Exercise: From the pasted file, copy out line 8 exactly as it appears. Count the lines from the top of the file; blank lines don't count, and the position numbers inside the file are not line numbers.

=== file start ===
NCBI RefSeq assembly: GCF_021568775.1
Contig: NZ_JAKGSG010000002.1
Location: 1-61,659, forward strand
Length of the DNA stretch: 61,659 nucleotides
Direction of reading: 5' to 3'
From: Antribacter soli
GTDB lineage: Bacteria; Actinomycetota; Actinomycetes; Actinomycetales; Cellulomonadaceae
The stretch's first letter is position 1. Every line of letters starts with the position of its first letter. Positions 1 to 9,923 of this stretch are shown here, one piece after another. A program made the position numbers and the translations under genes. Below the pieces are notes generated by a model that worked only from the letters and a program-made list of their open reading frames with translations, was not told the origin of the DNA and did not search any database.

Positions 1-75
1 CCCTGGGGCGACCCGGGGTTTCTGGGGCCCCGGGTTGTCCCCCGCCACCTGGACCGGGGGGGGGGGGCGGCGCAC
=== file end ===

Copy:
The stretch's first letter is position 1. Every line of letters starts with the position of its first letter. Positions 1 to 9,923 of this stretch are shown here, one piece after another. A program made the position numbers and the translations under genes. Below the pieces are notes generated by a model that worked only from the letters and a program-made list of their open reading frames with translations, was not told the origin of the DNA and did not search any database.